January 22,1969 – The first few days of a Nixon White House – the changes were coming in. One of Richard Nixon’s big campaign promises was ending the war in Vietnam and Foreign Policy was on the agenda, but how? One of his first appointments was that of National Security Adviser – Henry Kissinger would become a familiar face in a wide range of duties. But what exactly was going to happen with our Foreign Policy? Where was it heading?
In this episode of the EEN (pre-PBS) nightly newscast Newsfront, former State Department planning member Zbigniew Brzezinski is interviewed by Newsfront anchor Mitchell Krause over what had gone on in the State Department in the past, what was going on in the State Department today, and what was going to happen in the State Department in the months/years ahead during this new administration. Newly appointed Secretary of State William Rogers was urging an open-door policy in consideration of forming U.S. Foreign Policy. Criticism of previous Administrations was a lack of an effective initiator in the area of Foreign Policy by the Secretary of State. It was hoped that Rogers would turn that around, to make the State Department work as an effective agency. In essence, letting the professionals do their work. It was hoped that Secretary Rogers would implement structural reform in order to effectively assert policy leadership. And unless Secretary of State Rogers used the coming few weeks to appoint key people around him to fill policy slots, to give policy guidance and structures the organization in such a way that they could assert themselves effectively, he would find himself completely outdistanced and out-maneuvered by the White House staff and Defense Department.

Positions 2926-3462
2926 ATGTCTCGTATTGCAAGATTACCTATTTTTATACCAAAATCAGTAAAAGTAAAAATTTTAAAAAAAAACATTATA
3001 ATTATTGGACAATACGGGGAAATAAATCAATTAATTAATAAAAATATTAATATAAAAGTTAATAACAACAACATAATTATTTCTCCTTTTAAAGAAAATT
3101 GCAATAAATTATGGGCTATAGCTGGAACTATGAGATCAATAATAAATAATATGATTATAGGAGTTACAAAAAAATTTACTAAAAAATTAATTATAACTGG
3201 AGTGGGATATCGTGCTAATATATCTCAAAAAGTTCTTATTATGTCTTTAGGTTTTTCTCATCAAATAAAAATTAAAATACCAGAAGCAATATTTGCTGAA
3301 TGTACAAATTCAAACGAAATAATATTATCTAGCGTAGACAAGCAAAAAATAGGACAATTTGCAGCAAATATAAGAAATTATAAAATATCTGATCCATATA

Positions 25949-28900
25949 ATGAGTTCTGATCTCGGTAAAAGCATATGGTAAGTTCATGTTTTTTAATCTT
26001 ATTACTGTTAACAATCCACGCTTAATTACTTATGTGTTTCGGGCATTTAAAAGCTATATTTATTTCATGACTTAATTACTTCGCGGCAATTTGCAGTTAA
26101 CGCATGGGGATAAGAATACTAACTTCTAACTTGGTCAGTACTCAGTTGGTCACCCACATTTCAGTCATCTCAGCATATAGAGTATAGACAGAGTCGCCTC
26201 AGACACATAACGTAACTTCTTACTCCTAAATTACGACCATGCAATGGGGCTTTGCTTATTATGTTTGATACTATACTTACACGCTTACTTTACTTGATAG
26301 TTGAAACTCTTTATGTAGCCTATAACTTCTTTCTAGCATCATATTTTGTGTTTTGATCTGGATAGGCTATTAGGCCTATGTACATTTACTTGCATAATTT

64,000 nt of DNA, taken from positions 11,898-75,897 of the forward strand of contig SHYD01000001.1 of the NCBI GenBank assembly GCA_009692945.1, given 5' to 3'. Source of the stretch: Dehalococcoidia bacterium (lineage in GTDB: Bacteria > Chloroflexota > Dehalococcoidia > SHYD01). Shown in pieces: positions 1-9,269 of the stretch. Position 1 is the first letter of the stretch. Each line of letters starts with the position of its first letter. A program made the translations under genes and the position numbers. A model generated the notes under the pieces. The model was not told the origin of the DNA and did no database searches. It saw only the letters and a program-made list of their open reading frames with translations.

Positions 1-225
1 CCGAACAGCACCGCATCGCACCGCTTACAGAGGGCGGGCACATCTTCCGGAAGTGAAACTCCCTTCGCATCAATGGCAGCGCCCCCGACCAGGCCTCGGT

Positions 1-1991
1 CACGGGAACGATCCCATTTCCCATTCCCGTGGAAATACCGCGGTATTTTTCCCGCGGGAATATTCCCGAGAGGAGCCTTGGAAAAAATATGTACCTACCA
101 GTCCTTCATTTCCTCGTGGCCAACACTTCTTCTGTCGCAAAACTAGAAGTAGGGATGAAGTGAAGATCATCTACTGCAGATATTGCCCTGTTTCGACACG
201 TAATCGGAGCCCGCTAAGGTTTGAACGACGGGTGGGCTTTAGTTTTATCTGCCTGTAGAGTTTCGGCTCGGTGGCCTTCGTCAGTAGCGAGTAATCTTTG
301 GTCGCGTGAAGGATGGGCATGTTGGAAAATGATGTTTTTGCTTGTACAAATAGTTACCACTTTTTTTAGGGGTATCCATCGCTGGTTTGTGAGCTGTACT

A fascinating interview regarding the early days of the Nixon administration and what lay ahead, particularly in relation to the Vietnam war and, to a degree, the ongoing conflict in the Middle East.
In addition to the interview there is also news for this January 22, 1969. A bi-partisan move in the Senate to abolish the Draft was put forward. Nine Senators; seven of the Republicans, called for the creation of an all-volunteer Army. President Nixon had called for an end to the Draft, but not until the war in Vietnam was over. The bill introduced on this day would end conscription six months after passage of the law. Walter Hickle, Nixon’s appointee to become Secretary of The Interior wasn’t confirmed by the Senate earlier this day, as critics continued to contend that the Alaska governor was unfit for the job. However, confirmation was expected sometime the following day.
And to close out this episode, a commentary by former New York Times editor Lester Markel on Nixon and The News Media. The prognosis wasn’t good, particularly in the area of image, since the office of President was becoming more about image than of substance, at least according to the political climate of 1969.
And that’s an eye-opening look at what was going on in January 22, 1969 as presented by Newsfront.